The paper says that: “The strategies outlined (omission, framing and linguistic ambiguities) may reflect the alcohol industry’s protection of the female market, with the common goal of ‘nudging’ women towards continuing to drink during pregnancy.”
The researchers accuse Drinkaware of several dubious practices. For example, it gives accurate information about how alcohol crosses the placenta but then confuses matters by adding: “How a baby will be affected depends on how much its mother drinks and the mother’s metabolism. Evidence suggests that diet is also important, with poor maternal nutrition increasing the risk of harm to the unborn baby.”
In addition, Drinkaware’s advice on pregnancy, breastfeeding, foetal alcohol syndrome and fertility are the last four sections of a 45-section area of its website, which means anyone wanting to read it has to scroll through nine pages of other information. It also states that “it can be hard to know where to go for trustworthy advice … especially … when it comes to advice about drinking alcohol when you’re pregnant.”
Katherine Severi, chief executive of the Institute of Alcohol Studies, a thinktank that is independent of the industry, said: “It’s worrying to think pregnant women might be putting themselves at greater risk of health problems due to an information vacuum. Alcohol companies are not medical experts, they are experts in selling alcohol.”
She called for labels warning pregnant women not to drink to become compulsory on all alcoholic products and ministers to fund public awareness campaigns about the risks involved.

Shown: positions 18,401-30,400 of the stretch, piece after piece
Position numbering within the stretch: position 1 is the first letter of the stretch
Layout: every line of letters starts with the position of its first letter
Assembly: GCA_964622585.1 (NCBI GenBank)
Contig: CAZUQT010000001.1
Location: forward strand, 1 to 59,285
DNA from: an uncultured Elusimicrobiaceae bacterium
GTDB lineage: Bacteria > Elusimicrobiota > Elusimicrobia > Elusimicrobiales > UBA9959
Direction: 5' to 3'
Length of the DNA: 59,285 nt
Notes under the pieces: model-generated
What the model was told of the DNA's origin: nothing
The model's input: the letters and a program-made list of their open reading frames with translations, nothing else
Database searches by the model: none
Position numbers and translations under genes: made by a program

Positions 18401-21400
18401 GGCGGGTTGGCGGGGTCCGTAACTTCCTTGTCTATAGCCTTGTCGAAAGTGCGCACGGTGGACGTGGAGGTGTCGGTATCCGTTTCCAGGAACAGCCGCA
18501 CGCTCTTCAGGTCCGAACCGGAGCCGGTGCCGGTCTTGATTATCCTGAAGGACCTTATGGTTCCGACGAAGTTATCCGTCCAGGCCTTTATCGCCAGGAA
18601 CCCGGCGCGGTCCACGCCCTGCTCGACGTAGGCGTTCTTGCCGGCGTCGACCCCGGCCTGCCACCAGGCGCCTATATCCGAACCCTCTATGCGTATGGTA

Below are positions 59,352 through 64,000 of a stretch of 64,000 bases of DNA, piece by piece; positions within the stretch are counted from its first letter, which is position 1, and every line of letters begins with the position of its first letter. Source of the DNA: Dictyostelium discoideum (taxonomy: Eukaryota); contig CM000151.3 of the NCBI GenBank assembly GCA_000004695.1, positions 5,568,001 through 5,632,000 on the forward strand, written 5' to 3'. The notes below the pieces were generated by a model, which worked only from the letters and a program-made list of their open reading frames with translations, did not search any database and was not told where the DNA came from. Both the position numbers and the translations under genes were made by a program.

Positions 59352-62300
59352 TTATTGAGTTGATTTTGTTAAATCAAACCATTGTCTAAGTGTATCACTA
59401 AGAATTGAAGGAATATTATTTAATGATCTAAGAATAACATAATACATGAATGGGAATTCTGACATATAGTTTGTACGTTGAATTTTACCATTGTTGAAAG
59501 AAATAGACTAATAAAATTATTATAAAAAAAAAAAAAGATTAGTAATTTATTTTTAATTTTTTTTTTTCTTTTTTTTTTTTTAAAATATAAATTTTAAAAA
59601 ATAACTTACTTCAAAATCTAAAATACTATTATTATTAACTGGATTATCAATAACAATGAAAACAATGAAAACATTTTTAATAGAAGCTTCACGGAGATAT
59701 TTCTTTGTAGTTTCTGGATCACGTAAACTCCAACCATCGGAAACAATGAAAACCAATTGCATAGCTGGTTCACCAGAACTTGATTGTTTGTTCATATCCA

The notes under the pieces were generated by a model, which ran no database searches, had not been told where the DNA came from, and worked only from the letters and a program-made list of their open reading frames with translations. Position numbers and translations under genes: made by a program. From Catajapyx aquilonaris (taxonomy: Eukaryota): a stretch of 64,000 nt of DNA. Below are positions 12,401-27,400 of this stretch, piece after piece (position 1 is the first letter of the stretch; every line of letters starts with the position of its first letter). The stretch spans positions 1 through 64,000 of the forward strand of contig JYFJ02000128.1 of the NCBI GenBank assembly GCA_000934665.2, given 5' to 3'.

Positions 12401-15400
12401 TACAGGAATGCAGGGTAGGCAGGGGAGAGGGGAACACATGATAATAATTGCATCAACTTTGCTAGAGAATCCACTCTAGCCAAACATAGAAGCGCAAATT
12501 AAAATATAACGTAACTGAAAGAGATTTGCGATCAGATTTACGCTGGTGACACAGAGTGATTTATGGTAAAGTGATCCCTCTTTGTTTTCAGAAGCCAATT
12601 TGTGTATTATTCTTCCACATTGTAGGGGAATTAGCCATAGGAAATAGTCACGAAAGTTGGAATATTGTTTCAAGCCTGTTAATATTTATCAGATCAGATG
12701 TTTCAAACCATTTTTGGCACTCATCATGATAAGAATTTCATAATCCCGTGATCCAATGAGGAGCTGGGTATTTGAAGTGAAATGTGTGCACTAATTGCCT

Prof Sir Ian Gilmore, the chair of the Alcohol Health Alliance UK, claimed the industry was “distorting information available to alcohol consumers; putting the health of both mothers and babies at serious risk. Misleading information on the safety of alcohol consumption for pregnant woman is likely to contribute to the fact that more than 40% of women in the UK continue to drink during pregnancy and four times as many children have alcohol-related birth defects than the global average.”
Drinkaware denied any wrongdoing. A spokesperson said information on its website was “crystal clear … that that the safest approach is to not drink at all during pregnancy, or if you’re trying to conceive. It states, for example, that ‘drinking alcohol at any stage during pregnancy can cause harm to your baby and the more you drink, the greater the risk.
“The information we provide is overseen and verified by an independent medical advisory panel, consisting of highly experienced health professionals.”
The Department of Health and Social Care said: “We have been clear that the alcohol industry must reflect the UK Chief Medical Officers’ alcohol guidelines. They can be reflected simply by a reference to the weekly recommendation of 14 units, the no drinking in pregnancy logo and the Drinkaware logo.”